When thinking about vehicular accidents, the United States Postal Service is likely not the first to come to mind, but as of 2014, the USPS, founded in 1775 with Benjamin Franklin as the first postmaster general, operates the largest fleet of civilian vehicles in the world, with more than 200,000 vehicles delivering mail across the U.S.
In 2015, two people were injured on a suburban route near Plainfield, Illinois, when the driver of a mail truck lost control of her vehicle and rolled over into oncoming traffic, where it was struck by another vehicle (1).
Both drivers were injured in the crash.
A year earlier, a Chicago-area postal worker was killed when he lost control of his postal truck and crossed the center line, hitting an oncoming water truck in a head-on collision.
In both cases, it was unclear what caused the drivers to lose control of their vehicles (2).
Special Risks of Mail Delivery
One of the biggest problems with USPS mail trucks, according to a recent report, is that more than half of the trucks currently on the road are too old, and the cash-strapped agency doesn’t have the funds to replace them.
“About 142,000 long-life vehicles out of the 190,000-vehicle total delivery fleet are near or have exceeded their expected service life. Replacing these aging vehicles is daunting, particularly given the Postal Service’s financial constraints,” according to the report. (3)
Some of the oldest vehicles in the fleet are up to 30 years old, and aren’t equipped with standard safety features, making them not only more likely to break down, but also more of a risk on the road.
The trucks’ current design also makes them a hazard due to left side blind spots, a problem for trucks that are making lane changes or merging into traffic.
Older Vehicles More Prone to Equipment Failure Injury
While tires are one of the most dangerous pieces of equipment to fail on a commercial vehicle, potentially causing drivers to lose control of their vehicles or cause someone else injuries due to tire tread debris on the road, they are not the only one.
Some common equipment failures associated with older vehicles include:
- Brake failure. Old brakes, especially those that have been repaired multiple times, are at a risk for failure, which has the potential to be deadly no matter where a federal mail carrier vehicle may be traveling.
- Engine defects. Old USPS trucks can break down as a truck is traveling down the interstate, putting not only the driver, but also other vehicles on the road, at risk of injury or death.
- Faulty windshield wipers. It is difficult enough for a mail carrier to navigate his or her route in inclement weather, but windshield wiper woes can make the mission to deliver the mail despite rain, sleet, snow or hail much more difficult.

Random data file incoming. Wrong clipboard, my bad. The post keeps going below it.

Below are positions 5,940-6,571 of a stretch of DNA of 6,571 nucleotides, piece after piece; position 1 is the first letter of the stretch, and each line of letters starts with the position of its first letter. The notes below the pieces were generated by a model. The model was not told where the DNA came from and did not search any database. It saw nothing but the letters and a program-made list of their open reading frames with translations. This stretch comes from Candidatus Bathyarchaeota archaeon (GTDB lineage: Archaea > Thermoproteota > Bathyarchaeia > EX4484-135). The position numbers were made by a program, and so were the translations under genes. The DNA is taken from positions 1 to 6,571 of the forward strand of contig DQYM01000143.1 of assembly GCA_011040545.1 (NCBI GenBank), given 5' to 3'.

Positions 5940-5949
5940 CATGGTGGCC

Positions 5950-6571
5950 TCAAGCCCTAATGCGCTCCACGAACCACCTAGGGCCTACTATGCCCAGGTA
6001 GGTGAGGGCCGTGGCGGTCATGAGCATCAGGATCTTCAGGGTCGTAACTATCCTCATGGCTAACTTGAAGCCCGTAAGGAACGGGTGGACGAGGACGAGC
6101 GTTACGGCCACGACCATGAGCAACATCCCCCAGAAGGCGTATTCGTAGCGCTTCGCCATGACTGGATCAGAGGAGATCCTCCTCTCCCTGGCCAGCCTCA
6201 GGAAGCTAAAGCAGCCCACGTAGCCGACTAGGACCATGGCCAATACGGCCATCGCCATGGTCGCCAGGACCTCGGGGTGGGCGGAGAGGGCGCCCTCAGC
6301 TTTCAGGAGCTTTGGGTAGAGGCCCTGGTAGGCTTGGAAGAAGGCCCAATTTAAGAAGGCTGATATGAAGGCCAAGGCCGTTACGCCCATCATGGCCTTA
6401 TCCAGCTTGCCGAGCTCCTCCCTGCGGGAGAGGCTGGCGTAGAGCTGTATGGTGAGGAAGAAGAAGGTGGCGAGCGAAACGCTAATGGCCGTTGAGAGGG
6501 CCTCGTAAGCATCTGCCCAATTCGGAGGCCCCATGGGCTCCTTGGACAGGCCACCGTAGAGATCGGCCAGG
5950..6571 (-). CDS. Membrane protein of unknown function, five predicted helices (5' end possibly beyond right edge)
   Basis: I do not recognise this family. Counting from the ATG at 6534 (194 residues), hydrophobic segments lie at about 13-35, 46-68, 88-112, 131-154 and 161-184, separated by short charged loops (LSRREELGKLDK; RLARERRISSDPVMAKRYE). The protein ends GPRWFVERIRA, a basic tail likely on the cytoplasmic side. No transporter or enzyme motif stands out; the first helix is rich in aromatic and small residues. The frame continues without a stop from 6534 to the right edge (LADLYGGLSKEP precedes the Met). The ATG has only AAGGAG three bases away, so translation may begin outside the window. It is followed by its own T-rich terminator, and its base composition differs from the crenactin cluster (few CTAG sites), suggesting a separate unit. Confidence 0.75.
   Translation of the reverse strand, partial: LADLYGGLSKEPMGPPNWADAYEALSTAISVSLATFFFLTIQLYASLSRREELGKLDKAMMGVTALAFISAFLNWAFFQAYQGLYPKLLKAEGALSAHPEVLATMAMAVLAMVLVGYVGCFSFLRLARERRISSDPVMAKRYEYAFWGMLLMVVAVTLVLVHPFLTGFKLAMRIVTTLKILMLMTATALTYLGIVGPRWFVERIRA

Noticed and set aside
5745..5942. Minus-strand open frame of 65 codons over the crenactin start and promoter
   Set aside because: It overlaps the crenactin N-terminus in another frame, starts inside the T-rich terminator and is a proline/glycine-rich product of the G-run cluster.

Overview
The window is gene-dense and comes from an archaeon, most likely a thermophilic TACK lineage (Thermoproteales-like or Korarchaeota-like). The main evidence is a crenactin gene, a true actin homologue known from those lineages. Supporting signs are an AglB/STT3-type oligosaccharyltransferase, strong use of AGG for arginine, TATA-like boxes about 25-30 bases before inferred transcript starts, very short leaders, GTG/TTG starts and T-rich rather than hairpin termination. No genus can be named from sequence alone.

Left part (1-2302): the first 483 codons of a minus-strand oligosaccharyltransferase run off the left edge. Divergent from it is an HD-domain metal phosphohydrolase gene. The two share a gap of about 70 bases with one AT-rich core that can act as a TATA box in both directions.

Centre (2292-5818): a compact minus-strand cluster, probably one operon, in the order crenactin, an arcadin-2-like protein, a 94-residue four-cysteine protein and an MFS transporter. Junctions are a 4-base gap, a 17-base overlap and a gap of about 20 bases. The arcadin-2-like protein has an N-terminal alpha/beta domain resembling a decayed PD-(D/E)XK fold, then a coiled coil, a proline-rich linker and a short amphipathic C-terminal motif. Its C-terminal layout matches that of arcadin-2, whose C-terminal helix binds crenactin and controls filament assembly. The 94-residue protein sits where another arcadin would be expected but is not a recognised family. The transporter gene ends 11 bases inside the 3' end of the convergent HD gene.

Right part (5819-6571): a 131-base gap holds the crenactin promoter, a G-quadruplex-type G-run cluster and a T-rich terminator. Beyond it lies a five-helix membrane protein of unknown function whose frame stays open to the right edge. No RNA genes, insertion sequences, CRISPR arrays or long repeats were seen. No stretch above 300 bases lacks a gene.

- Broken headlights or tail lights. Visibility is vital for truck drivers of any kind, but broken or damaged tail lights are especially hazardous for a mail truck making numerous stops. If drivers traveling behind a USPS aren’t aware the vehicle is stopping, the risk of an accident escalates significantly.
What Happens in an Accident with a USPS Driver?
USPS drivers are expected to operate under strict safety standards that comply with Department of Transportation regulations in order to reduce the risk of accidents, including driver training and vehicle maintenance (4).
In the event of an accident, drivers are expected to take the following steps:
- Stop at the scene of the accident.
- Assist anyone who may have been injured if able.
- Call 911 to summon an ambulance as well as notify the police.
- Use flares or reflectors to safeguard the scene of the accident and prevent other motorists from becoming involved in the accident (5).
- Protect the mail. USPS guidelines require drivers not to leave mail unattended.
- As soon as possible, notify USPS supervisors.
- Gather the names of witnesses as well as information from the other driver or drivers involved in the accident.
- Take photographs or gather any other evidence from the accident, including a police report.
- Record the circumstances of the accident as soon as possible.
Still, because drivers are behind the wheel of older vehicles and are making numerous stops that can lead to distracted driving, accidents are a real risk.
But accidents with the USPS are unlike accidents with other commercial vehicles, which are already complex because the USPS is a government agency.
Because of that, filing a lawsuit to recover damages in the event of an accident is not as simple as a suit against the driver or the USPS. Because the agency is an arm of the government, lawsuits must be filed against the United States in order to collect damages.
Because the laws are so complex – lawsuits must abide by the Federal Tort Claims Act – it is important to have an experienced attorney to represent you and your interests (6).
An attorney with experience in lawsuits against the government will understand the complexities, the paperwork and the time constraints involved in order to help you recover damages for medical bills, long-term therapy, property damage and other potential injuries that might be sustained in a crash.